They might be unforgivable, vicious insurrectionists in the eyes of dictator Chiang Kai-shek (蔣介石), but the political prisoners on Green Island played a pivotal role in the local economic, agricultural, medical, educational and cultural development.
The premiere of director Hung Lung-pang’s (洪隆邦) documentary film, One Day on Green Island (綠島的一天), at a human rights memorial last Friday offered a rare insight into the close friendship that developed between the island’s residents and the prisoners.
Political prisoner Ouyang Wen (歐陽文) said: “We saw topless women when we went ashore, so we thought they were Aborigines.”
The women turned out to be emigrants from Little Liuchiu in Pingtung County and China’s Fujian Province who were too poor to buy clothes. They could only take the red clothes offered by fishermen at the Guanyi Temple after a big haul of fish and with the god’s permission through divination blocks to cover the lower part of their bodies.
The prison had no walls when the first batch of political prisoners arrived on the island on May 17, 1951.
The officials told the local residents: “You would be colluding with communists if you talk to the prisoners.”
Later, the prisoners collected stones from the sea and built walls to block themselves in.
Because of the strong sea wind and heavy fog, the island’s residents could grow nothing but peanuts and yams.
After eating moldy food shipped from Taiwan for more than a year, the officials could not take it anymore. They ordered prisoners who had doctorates in agriculture to form a team and take charge of growing tomatoes, pumpkins, water spinach and other vegetables, while raising turkeys, pigs and sheep at the same time.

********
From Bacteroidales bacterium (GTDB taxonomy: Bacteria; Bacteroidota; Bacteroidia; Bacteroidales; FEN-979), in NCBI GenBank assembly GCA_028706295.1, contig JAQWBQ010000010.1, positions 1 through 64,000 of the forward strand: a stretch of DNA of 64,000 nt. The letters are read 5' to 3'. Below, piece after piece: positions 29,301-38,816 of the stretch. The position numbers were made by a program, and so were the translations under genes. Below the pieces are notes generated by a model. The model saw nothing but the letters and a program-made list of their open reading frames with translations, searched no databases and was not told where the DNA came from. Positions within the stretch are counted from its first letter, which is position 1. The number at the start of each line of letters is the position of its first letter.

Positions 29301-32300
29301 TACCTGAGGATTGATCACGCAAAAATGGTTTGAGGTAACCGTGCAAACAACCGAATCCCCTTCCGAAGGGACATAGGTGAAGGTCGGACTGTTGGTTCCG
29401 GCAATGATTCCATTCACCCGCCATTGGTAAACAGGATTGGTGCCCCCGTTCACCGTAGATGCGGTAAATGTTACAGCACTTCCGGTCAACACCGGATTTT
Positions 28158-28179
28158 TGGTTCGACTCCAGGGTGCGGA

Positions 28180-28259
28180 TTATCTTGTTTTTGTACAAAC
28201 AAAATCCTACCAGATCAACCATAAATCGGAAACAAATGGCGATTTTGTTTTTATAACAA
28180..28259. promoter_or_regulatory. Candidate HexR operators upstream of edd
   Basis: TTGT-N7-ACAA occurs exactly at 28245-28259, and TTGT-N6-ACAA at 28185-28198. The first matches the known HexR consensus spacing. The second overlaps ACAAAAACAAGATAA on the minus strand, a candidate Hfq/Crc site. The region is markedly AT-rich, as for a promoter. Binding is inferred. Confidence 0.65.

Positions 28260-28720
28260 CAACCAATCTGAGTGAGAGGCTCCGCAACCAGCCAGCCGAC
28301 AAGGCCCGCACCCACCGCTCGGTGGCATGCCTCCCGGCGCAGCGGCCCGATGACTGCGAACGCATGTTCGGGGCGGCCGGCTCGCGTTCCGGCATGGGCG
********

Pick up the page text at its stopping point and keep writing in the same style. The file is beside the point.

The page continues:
They also exchanged vegetables with fish from the local fishermen.
The “Green Island” soybean sauce that the island continues to sell to this day was originally produced by then-prisoner Huang Chung-hua (黃仲華).
Former prisoner Mao Fu-cheng (毛扶正) said that their farming tools, such as sickles and hoes, were all made of melted scrap iron taken from the demolished US passenger liner SS President Hoover ran aground in 1937.
The number of prisoners on Green Island was once as high as 2,000, accounting for two-thirds of the island’s total population. More than a dozen were doctors from National Taiwan University Hospital, who asked their families to send equipment and medicine and set up a temporary clinic to treat other prisoners, officials and local residents.
Tien Fen-lai (田份來), a local resident, recalled a woman suffering from difficult labor, with the baby dying in her womb. With the help of the prisoner-doctors, they were able to take out the baby and save the woman’s life.
“Many of the prisoners were talented,” said Lin Deng-jung (林登榮), a retired teacher from Green Island Elementary School.
He said that officials once assigned a dozen of the prisoners to teach different subjects at a local elementary school. This boosted the enrolment rate, with 19 of the 20-plus students successfully entering junior high schools in Taiwan. One of the tutors at that time was the famed writer Bo Yang (柏楊).
Some of the prisoners were good at Beijing or Taiwanese opera and Chinese stand-up comedy. They often performed in the local villages.
Chen Meng-he (陳孟和), an art major from National Taiwan Normal University, used native materials that he could find on the island to manufacture violins and guitars, which have been preserved to this day.